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10 Frame Relay

10 Frame Relay

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Published by kartheek
networking
networking

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Published by: kartheek on May 07, 2009
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02/01/2013

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C H A P T E R
10-1
Internetworking Technologies Handbook1-58705-001-3
10
Chapter Goals
Describe the history of Frame Relay.
Describe how Frame Relay works.
Describe the primary functionality traits of Frame Relay.
Describe Frame Relay network implementation.
Describe the format of Frame Relay frames.
Frame Relay
Introduction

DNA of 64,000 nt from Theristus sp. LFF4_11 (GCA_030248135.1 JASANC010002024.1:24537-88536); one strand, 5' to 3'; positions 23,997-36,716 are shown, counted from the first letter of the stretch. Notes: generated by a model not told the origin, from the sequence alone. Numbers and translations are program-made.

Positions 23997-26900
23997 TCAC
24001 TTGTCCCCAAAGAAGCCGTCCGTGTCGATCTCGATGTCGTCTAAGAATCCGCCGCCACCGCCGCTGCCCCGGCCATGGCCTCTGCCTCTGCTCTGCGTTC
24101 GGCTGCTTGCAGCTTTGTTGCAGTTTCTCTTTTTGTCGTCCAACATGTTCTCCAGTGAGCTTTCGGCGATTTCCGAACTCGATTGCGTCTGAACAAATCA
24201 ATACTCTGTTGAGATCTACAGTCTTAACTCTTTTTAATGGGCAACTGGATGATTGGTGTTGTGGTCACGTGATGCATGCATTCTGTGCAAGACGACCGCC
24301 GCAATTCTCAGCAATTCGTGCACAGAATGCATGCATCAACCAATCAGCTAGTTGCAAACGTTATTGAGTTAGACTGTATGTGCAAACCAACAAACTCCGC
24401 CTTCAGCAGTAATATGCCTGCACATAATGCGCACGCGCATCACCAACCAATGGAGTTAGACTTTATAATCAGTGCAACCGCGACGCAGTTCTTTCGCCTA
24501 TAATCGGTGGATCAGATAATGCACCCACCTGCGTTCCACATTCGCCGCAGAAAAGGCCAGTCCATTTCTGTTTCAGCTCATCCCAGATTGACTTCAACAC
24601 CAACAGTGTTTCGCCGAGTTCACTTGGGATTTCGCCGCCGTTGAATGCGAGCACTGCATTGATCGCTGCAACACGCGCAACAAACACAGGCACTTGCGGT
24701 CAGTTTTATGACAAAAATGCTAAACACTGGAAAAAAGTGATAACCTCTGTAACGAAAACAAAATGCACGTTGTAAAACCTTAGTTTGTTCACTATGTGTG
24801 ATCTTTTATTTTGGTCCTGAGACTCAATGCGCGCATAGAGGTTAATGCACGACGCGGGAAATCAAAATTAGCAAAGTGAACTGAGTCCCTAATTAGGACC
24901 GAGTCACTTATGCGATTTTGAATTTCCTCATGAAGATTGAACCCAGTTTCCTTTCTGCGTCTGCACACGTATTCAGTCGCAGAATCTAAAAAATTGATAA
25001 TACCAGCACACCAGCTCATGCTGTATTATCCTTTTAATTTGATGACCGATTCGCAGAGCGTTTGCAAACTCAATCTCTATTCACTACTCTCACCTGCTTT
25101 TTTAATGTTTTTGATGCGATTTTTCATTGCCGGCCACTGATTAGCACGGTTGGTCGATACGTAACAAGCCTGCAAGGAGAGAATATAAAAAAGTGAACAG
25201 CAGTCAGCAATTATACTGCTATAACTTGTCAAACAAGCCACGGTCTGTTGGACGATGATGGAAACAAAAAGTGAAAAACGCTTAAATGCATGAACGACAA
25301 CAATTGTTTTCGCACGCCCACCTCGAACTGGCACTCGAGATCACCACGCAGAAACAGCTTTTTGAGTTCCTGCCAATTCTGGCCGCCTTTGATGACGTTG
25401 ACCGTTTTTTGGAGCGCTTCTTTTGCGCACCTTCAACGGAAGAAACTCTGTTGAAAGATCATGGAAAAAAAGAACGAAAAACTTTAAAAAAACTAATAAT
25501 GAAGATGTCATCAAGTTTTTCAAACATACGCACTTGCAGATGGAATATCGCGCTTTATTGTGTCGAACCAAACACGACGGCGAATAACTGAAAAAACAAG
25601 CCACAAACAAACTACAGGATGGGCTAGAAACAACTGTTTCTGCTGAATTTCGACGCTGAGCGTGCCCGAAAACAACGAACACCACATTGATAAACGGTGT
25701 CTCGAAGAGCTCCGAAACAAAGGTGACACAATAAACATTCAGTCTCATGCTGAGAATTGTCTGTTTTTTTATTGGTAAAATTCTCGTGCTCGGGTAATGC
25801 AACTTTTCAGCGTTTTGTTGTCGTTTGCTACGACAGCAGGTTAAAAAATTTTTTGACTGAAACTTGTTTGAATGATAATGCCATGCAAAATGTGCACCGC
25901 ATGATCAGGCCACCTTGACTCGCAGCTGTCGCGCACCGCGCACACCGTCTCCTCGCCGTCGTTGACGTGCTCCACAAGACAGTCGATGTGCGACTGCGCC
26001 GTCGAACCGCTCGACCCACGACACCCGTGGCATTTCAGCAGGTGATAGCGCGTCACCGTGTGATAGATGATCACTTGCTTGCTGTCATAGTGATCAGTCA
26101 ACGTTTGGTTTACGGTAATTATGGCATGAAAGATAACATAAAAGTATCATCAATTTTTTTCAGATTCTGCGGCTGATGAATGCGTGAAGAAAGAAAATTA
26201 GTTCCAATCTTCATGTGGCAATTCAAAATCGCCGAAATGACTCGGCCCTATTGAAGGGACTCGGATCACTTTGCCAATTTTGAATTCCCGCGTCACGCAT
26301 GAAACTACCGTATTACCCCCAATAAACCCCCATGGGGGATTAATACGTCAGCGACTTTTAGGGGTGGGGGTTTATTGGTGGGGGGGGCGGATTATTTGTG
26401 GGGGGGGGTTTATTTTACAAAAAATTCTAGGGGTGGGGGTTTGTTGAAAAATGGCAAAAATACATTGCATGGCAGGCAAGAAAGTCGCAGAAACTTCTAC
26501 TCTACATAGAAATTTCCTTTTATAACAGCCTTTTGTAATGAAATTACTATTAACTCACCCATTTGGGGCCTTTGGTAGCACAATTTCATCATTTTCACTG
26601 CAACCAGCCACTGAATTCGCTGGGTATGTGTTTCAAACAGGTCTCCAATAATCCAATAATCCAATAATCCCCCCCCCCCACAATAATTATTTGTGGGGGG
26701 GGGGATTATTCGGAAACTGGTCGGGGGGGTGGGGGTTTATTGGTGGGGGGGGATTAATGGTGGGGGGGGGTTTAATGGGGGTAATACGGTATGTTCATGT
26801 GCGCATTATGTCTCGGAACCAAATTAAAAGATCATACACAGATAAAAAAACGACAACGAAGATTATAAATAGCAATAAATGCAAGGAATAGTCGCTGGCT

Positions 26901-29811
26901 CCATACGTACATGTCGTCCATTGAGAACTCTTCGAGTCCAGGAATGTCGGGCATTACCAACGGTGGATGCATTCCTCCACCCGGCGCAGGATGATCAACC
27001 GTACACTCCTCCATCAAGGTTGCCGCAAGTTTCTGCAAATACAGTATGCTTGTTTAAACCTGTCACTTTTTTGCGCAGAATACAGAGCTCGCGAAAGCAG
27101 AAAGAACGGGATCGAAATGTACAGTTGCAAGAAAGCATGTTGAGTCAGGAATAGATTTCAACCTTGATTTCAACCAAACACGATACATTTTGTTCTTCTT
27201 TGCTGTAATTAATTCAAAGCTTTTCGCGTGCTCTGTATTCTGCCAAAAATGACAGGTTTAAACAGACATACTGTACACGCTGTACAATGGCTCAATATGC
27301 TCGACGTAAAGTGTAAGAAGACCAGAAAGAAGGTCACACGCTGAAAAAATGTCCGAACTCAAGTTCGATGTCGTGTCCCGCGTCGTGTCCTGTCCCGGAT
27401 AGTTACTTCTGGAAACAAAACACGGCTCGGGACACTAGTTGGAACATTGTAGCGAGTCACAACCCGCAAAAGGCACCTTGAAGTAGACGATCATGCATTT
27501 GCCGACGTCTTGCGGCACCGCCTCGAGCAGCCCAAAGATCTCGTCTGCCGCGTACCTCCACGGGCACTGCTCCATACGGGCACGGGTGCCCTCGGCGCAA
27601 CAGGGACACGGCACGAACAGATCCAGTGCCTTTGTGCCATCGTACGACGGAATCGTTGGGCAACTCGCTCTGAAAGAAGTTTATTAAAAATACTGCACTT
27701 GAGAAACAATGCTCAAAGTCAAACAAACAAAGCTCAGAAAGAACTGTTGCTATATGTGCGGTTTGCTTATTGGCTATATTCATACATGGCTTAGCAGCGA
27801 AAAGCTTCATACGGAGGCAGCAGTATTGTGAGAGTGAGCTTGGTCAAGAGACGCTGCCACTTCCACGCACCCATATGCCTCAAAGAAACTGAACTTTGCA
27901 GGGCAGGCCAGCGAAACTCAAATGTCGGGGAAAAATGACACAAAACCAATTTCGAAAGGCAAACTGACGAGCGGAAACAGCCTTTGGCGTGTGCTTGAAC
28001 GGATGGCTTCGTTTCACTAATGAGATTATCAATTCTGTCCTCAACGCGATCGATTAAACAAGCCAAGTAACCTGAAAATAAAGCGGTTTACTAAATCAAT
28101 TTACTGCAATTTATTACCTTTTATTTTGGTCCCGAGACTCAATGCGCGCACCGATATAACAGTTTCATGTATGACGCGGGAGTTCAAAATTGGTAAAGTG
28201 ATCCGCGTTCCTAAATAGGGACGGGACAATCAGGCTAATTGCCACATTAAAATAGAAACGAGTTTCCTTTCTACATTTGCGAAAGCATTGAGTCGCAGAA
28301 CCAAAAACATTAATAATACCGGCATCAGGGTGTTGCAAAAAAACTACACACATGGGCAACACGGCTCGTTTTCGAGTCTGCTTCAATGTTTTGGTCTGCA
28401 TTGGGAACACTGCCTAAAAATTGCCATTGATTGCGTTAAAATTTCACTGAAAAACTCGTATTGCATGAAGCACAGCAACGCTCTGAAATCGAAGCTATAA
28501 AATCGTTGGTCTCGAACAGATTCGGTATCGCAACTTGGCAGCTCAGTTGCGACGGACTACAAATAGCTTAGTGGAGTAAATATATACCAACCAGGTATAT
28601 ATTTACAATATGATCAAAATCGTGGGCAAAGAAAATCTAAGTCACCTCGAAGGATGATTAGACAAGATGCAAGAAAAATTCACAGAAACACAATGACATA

Frame Relay
is a high-performance WAN protocol that operates at the physical and data link layers of the OSI reference model. Frame Relay originally was designed for use across Integrated Services DigitalNetwork (ISDN) interfaces. Today, it is used over a variety of other network interfaces as well. Thischapter focuses on Frame Relay’s specifications and applications in the context of WAN services.Frame Relay is an example of a packet-switched technology. Packet-switched networks enable endstations to dynamically share the network medium and the available bandwidth. The following twotechniques are used in packet-switching technology:
Variable-length packets